Somehow the title became namesake, and now sticks. Rarely does my wife hear her name in our household. I hope she still remembers it.

Having lost my mom in my teens, I consider regularly how much a blessing one is. Not to be taken for granted, and no greater calling to be found. To me it seems a high honour for those who live up to the title.

I think I like calling my wife mom around the kids because it reminds me that it suits her. She lives the calling, and we are blessed.

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Mom in the rockin' 80's

Bigger Fish to Fry

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I’ve always loved the comment regarding setting priorities, that I have bigger fish to fry. As though somehow you are wasting your time preparing a smaller fish while the bigger one is being ignored. Or maybe it is an entrepreneurial statement, like you are settling for the smaller fish when you really should be putting the hook back into the water.

I realized the other day that it can be a statement on perspective as well. While I use it to mean I cannot burn energy on one thing when I am missing the need to focus on a much larger problem, it could be all about my POV. If it is about a problem or an issue, maybe it could be about how I view what is at hand, not necessarily the size of the matter in general.

If I focus too much on the stumbling block before me, I might forget to take a step back and realize that it could be much bigger or much worse. Too often instead I walk closer and become fixated, losing focus of the size of the problem in comparison to the surroundings. There really could be bigger fish to fry.

Random Genius Test

There’s the story of this homeless

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eccentric fellow living near where I grew up, who was a genius to those who knew him and crazy to those who didn’t. He seemed totally aimless as he wandered through town talking to himself. The day the gap between crazy and genius was bridged for me was when someone told me to strike up a conversation with him.

“Be sure to tell him your birth date.”
As a young kid that seemed like a ‘stranger danger’ moment, but I trusted who I was with and did so. Turned out this guy was kind and had a unique style of intelligence. In a single moment he told me what day of the week I was born, and my opinion of him was changed.

Are we enamored with politics or genius?

Sometimes we are fixated on things which market well at all cost. Occasionally we should spend time with people who look a little crazy, but do not sacrifice the truth to look otherwise.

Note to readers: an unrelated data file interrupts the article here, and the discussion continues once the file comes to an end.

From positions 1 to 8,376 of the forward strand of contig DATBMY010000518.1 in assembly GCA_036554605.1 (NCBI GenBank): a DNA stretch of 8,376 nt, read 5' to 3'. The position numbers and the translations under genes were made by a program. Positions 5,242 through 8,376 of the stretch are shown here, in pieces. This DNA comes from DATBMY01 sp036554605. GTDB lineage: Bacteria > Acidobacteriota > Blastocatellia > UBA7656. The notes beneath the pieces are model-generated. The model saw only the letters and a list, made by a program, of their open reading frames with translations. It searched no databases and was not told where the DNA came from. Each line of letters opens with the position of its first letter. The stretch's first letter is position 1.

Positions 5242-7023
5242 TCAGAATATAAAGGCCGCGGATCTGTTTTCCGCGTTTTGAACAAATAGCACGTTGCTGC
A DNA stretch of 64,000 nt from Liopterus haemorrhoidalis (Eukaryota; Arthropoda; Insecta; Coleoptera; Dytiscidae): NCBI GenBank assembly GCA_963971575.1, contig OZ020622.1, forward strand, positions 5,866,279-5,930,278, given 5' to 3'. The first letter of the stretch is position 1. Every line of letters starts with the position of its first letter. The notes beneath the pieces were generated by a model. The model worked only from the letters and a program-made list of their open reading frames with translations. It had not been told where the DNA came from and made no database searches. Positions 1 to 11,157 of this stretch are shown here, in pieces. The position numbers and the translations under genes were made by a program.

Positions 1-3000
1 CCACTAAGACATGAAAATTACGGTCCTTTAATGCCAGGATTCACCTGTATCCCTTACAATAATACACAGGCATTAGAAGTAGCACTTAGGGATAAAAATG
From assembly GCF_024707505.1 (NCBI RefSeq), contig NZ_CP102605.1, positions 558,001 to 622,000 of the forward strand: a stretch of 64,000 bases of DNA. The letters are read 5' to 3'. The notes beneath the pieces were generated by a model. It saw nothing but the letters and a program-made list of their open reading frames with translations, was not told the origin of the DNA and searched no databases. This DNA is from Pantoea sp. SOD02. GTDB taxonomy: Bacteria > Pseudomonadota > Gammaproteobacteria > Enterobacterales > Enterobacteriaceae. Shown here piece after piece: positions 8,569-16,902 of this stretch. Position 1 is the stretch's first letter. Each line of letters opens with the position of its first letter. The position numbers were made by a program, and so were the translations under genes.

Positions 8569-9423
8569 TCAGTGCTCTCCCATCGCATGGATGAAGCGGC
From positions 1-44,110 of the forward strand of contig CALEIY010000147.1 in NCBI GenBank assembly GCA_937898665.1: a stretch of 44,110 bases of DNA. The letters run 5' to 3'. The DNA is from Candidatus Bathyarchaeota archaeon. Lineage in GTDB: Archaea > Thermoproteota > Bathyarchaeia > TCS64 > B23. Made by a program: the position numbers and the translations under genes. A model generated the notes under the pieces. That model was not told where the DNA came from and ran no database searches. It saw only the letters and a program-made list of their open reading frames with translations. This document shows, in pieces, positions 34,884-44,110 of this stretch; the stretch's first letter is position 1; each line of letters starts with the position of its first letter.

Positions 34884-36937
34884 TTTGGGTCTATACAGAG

Freedom of Speech

“…right?”

I used to frequently end my sentences with that modifier. My wife told me to stop it. No one liked it and it was not really a question I was asking. It was just a way to get a response to a statement.

She is very wise.

I recent conversation got me thinking again about the power of our words. More importantly, what we expect as a return on the words we share. Rarely do we expel words with nothing meant in return. They solicit a response, an action, a direction, a feeling. We want our words to be meaningful.IMG-20140321-02673

Kenneth Gangel directs those in leadership to define the expectations of their message, and this definition is often based on the impact we desire. This desire is often shaped by what we expect those around us to do. It sounds so mechanical, but consider a day’s worth of your conversations and statements. Consider including all those whispered under your breath, and even those said in your head as a response you chose to feed your personal demons.

Gangel would say you need to consider 2 things: Understanding and Agreement.

My ‘…right?’ addendum sought agreement. Many times when we speak we desire to find agreeability. It makes us feel good. It deters conflict. It means we can commune. Or at least that is what we think we are achieving. Usually it means we are hoping that everyone can achieve an enjoyable status quo in the setting. Often people will find just enough separation from the matter to maintain an attitude of congeniality without cost.

That does not mean we are on the same team, we just avoid putting too much weight on the balance of the relationship.

The other option is gaining understanding. This takes more time, more energy, and can cost us a lot more in the long run. Being understood is important. It is not the be all and end all of a relationship, but it is vital for long term communication. It can sound very business-like to assert understanding over simply agreeing to save the face of relationship, but clarity builds respect and trust. It allows people the space to knowingly disagree, remove themselves from a greater commitment, or better yet, engage in open dialogue.

I say I love the ideal of people speaking freely, but I know that is not always true. I desire agreement and the feeling of a unified spirit with others. Often that can come at the cost of others withholding their investment in the bond being formed.

I love it when people agree with me. But I am learning to love it even more when we understand one another openly.